John Broskie's Guide to Tube Circuit Analysis & Design

 

DC Coupled?

11 November 2004

DC Coupling
In the last few days, I’ve received three e-mails with a common theme: DC coupling. Additionally, over the last year, I have been receiving many e-mails from readers eager to build some of the simple hybrid amplifiers described in this journal, particularly the DC-coupled designs.

Many were inspired by the simple hybrid circuits, with their few parts and their uncomplicated schematics and, yes, their DC coupling. “I could actually build this amplifier,” was the shared thought. In contrast, my thought was, “Someone might actually build this DC-coupled tube-MOSFET hybrid and, in the process, toast his expensive loudspeakers.”

Simple does not necessarily equal safe.

MOSFETs conduct within the microsecond the B+ voltage develops, whereas tubes take 15 to 30 seconds to heat up before they conduct; and loudspeakers, in the face of pure DC voltage, only need a few seconds to start smoking. Tubes can be yanked from their sockets, or only wiggled to lose contact—but with the same result: an output stage that slams and sticks to one rail voltage.

Thus, my fear.

As result, I have been questioning the near-universally held belief in the undesirability of using coupling capacitors to connect the loudspeaker to the amplifier’s output stage.

Contrary to popular opinion, coupling capacitors—at the amplifier’s output—can protect a loudspeaker from catastrophe. No matter how nasty the failure—a blown fuse, a shorted output device, a missing input tube, a rail-latched output stage—the loudspeaker is safe. As capacitors cannot pass DC current, a sustained DC failure is blocked by a coupling capacitor. (High-frequency oscillations are a different catastrophe altogether.) So why aren’t output stage coupling capacitors used more often? Two reasons immediately come to mind: added expense and bad publicity.

Cost
Every penny counts in building an amplifier, as the cost of the parts used in an amplifier’s construction is usually only 20% of its list price. In other words, using a part that is $10 more expensive will increase the selling price by $50. Furthermore, cosmetics are often 50% of the cost of the “parts;” the thick case, the heavy knobs, the quarter-inch-thick brushed and anodized face plate, the gold-clad connections—all add heavily to the final price. Thus, to an accountant, any not-absolutely-necessary, large-valued, expensive coupling capacitor makes little sense. For example, 10,000µF is required for a 2Hz low-frequency cutoff with 8-ohm loudspeakers. Actually, this example assumes that the coupling capacitor would be added to an amplifier that holds a bipolar power supply, which could otherwise be DC coupled at its output.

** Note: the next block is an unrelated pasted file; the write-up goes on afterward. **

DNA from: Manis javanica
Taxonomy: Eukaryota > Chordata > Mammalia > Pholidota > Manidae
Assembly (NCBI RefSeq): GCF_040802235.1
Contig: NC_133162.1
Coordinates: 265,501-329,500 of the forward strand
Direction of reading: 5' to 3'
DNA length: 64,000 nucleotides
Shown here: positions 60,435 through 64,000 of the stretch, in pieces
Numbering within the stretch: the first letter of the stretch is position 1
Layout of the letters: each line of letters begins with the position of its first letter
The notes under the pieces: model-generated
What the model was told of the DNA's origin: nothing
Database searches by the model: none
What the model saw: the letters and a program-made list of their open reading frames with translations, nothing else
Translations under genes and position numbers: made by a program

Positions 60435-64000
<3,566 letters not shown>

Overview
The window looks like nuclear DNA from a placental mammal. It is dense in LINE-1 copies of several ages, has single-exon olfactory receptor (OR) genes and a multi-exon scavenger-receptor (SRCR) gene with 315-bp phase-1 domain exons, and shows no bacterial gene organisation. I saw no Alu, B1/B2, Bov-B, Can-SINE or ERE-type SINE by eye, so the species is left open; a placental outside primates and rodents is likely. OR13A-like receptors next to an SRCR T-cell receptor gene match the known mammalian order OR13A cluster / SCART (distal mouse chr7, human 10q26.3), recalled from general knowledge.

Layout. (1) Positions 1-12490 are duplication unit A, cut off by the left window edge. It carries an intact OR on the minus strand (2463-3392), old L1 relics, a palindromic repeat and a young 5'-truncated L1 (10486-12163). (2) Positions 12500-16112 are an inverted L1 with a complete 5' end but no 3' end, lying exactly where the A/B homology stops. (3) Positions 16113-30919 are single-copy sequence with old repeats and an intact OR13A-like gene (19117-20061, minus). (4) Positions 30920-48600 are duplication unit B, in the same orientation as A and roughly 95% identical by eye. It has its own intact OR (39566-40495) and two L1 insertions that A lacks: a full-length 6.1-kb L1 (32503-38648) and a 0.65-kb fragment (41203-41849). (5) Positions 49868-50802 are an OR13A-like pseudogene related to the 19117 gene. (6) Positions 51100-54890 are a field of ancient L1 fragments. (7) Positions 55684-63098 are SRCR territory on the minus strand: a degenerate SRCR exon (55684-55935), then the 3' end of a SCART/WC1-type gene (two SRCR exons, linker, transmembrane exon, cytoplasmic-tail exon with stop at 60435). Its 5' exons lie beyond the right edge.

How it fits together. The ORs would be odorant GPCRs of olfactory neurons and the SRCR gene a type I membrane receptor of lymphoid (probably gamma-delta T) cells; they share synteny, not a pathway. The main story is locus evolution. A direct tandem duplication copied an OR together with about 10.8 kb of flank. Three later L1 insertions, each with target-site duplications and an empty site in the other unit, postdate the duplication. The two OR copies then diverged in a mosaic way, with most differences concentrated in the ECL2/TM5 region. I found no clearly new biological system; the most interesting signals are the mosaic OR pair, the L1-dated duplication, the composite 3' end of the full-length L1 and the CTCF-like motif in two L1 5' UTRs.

But what about amplifiers that hold only a mono-polar power supply, like the Futterman OTLs or early Dynaco solid-state amplifiers? Surely here the coupling capacitor is not redundant, but essential. True: the coupling capacitor would not be redundantly added, but the amplifier would be still more expensive to build than a comparable bipolar-power-supplied amplifier. Why?

First of all, a stereo amplifier that holds a bipolar power supply needs only two power-supply capacitors, whereas a stereo amplifier that holds a mono-polar power supply would need one power-supply capacitor and two large coupling capacitors, for a total of three. And in the case of monoblock amplifiers, the total number of large capacitors equals two per amplifier regardless of power supply topology; however, the mono-polar power supply capacitor and coupling capacitor must be of much higher voltage rating—twice the bipolar power supply capacitor voltage’s rating, in fact.

Higher voltage capacitors are much more expensive than lower voltage capacitors. For example, a 30-volt bipolar power supply might use two large power-supply capacitors holding 10,000µF of capacitance and a 50 volt rating; these caps cost $18.15 in the Digi-Key catalog. In contrast, a 60-volt mono-polar power supply might use one large power-supply capacitor holding 10,000µF of capacitance and a 100 volt rating and the same valued capacitor for coupling to the loudspeaker; these caps cost $23.51 in the Digi-Key catalog.